As I journeyed through life, I think that I went into a part where — whether I was aware of it consciously or subconsciously — I went into a type of insecurity. A type of… What’s the word I’m searching for?

I don’t think I grew into my teen years feeling secure. Because — and I will never know how it would’ve been prior to sexual abuse. Or if it just would’ve been that way anyway. I don’t really know. Who or what would’ve changed, if anything. I might have still been the same person with the addictions and the insecurities and all the other things. It could have very well played into a big part of my life, but I do not know that. I mean, obviously, it does something.

By age 16 I absolutely despised my body. I absolutely had no… I still struggle with that. By 16, I wouldn’t even look into a mirror. I had a full-fledged eating disorder. Bulimia, Anorexia. Back in the ’70s nobody had heard about it. I mean nobody.

My doctors in Willmar didn’t know how to treat me. They absolutely didn’t know what it was. It was so far back. There was no… Anorexia was just a word that… I mean this is back in the ’70s. It was 34 years ago. So back then I didn’t have a clue why. I remember I went in and I had some tests done. Doctor Hanson, at the time, referred me out. There was a government study down at the University of Minnesota. I was invited to try that. But I had to be X amount of low weight in order to do it. Yada, yada, yada. I weighed 101 pounds, I think.

And in the meantime, I flitted in and out of different periods of my life. Then I was 18. That was the summer after I graduated high school. I finally went in for help. My potassium levels were really low. I was in the intensive care unit for about three days prior to my parents, of course, becoming upset. They put me in an eating disorder ward. And then slowly…

At age 18 I was petrified of gaining weight. I was not getting to the root of anything. Of course they called me in for family, and my dad was a man’s man, so the words “sexual abuse” terrified him. And he automatically took that into “I have not touched that girl.” My dad never associated it with… “Could it have been someone else?”

“No. No. No. No.” The answers to sexual abuse were always, “No. Absolutely none.” So then I started going in different directions. And I was so persistent. We all were. There was absolutely no sexual abuse. So the blocking began. And I suppose during that course it was a hold-over until I was released. And two or three years later, I was right back to where I was before, so I never really began on the cusp of anything.

There was never anything really good… Oh, one. I had a boyfriend. It was probably my junior and senior years of high school. I was still feeling unsettled. My mind would go from thing to thing to thing — never really feeling a placement of belonging. And it could have of stemmed back from the earlier years when I didn’t feel like… When I knew something was different.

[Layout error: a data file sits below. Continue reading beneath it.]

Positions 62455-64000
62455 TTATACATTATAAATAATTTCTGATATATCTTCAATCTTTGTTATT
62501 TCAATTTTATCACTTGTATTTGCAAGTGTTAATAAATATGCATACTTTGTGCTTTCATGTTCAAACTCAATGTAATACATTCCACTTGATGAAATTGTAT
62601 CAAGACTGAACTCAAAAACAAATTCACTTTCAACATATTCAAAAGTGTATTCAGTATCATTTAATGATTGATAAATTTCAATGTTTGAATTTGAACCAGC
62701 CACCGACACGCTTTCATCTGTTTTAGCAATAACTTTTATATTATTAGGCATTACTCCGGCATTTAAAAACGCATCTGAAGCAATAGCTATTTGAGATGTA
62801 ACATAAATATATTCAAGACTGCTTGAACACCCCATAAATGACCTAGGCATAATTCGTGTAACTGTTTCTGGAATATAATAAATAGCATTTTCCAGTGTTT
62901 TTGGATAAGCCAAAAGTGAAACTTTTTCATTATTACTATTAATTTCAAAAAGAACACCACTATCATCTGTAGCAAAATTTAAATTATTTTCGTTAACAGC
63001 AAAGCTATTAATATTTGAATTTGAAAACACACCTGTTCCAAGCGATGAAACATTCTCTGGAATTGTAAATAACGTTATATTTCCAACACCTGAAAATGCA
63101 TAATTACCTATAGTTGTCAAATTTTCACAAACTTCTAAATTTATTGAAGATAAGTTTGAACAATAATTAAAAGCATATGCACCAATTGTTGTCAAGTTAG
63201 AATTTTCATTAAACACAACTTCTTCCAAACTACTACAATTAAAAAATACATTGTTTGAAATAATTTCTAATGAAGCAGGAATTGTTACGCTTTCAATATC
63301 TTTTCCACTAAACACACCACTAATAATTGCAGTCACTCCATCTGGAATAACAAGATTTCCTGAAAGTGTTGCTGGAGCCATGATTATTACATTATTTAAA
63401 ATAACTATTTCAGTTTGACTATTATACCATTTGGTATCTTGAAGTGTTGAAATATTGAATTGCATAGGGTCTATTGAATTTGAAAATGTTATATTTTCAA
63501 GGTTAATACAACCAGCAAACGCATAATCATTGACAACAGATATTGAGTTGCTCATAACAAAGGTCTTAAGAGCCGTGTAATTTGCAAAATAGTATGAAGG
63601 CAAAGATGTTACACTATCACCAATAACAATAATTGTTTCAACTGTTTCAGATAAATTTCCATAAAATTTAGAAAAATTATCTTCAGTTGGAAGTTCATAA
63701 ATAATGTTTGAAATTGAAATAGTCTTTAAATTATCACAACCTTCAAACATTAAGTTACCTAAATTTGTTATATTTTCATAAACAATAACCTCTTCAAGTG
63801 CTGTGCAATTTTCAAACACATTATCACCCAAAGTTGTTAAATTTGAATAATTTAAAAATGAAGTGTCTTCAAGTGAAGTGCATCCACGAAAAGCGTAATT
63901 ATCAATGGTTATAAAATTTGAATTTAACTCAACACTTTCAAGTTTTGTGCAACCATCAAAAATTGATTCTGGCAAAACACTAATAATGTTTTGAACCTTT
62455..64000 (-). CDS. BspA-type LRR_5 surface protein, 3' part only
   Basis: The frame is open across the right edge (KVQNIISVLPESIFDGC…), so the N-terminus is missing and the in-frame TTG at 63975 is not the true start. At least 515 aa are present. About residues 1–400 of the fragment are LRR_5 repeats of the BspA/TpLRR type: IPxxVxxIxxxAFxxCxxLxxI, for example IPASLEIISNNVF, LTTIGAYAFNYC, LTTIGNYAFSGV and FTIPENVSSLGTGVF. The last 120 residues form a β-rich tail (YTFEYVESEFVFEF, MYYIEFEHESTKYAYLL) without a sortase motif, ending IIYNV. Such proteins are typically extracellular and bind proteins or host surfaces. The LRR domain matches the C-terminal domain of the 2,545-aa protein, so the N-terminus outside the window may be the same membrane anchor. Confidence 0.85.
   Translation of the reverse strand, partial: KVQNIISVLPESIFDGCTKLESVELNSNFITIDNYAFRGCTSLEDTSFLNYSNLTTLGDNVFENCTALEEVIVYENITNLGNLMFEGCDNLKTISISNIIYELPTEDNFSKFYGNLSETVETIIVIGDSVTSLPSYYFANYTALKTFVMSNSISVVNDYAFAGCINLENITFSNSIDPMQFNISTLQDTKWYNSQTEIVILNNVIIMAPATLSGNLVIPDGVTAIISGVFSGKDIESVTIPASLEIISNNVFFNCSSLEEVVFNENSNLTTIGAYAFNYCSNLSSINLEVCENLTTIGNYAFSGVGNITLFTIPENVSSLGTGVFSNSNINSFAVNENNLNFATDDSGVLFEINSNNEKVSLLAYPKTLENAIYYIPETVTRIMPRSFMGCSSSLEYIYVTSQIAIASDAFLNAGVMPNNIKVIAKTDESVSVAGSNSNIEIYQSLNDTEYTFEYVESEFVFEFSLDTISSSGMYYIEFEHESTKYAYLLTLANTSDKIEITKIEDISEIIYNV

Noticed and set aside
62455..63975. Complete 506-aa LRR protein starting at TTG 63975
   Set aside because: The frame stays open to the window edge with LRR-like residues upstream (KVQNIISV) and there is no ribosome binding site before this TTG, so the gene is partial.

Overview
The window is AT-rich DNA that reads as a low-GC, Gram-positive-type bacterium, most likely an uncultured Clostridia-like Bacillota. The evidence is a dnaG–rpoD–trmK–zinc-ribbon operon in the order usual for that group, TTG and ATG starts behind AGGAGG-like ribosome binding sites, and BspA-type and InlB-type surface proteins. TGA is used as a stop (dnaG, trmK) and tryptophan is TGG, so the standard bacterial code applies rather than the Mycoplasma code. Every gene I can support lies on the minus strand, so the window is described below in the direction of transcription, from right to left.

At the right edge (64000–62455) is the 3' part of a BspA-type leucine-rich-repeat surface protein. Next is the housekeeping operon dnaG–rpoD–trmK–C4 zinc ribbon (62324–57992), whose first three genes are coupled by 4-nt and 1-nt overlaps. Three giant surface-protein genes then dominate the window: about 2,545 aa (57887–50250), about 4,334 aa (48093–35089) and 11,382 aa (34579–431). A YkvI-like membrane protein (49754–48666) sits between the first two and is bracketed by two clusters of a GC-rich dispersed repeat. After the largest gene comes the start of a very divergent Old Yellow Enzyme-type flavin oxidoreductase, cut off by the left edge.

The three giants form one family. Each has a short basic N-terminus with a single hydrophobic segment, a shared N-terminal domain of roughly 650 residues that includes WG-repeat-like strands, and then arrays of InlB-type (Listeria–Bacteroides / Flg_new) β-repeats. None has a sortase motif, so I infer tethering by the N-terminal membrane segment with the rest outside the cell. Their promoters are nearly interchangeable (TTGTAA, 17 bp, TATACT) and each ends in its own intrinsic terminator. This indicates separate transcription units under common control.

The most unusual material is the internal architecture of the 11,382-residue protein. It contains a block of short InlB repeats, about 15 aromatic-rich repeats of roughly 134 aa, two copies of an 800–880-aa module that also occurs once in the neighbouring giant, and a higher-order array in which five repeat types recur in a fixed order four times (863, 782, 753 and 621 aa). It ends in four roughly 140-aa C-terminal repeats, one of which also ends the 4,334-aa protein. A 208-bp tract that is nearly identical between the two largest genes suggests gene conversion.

I went through that. And my teen years were… I think of them as a mess. I don’t think that’s a good word, but by age 16 things had gone totally amuck. I never got into any trouble with the law or anything but I was definitely out there.

My other two sisters have no recollection of any abuse. I was in the middle. I have one older sister and one younger sister. So things went on as they would.

I got married and had three children. In the process of one of my pregnancies, I met with a woman. I told her about the eating disorder. I told her about the self-loathing, which is still there. And she asked, “Are you sure there’s never been any sexual abuse?”

That was the second time it had ever come up in a conversation. That was in 1989. I was 28 years old. And my answer again was, “Nope. Nope. Nope.”

And she said, “That’s so amazing because usually people with such inner hatred will have something else going on.” And I could not figure it out. I think I always knew, deep in my head, that there was something.

And then my mom passed away. It was sudden. I had attended a funeral two weeks prior to my mother’s death. And I remember going to the funeral and turning to drive down 15th Street toward the old Catholic church. I remember thinking “I know I’m going to have to do this again.” I still remember the corner. Turning, thinking, “I’m going to have to do this again really soon.” And two weeks later, my mom died. A premonition, maybe.

So she passed away and, of course, another Catholic funeral. And that’s when it all hit me. “I will not return to this God-forsaken church. This place makes me sick.””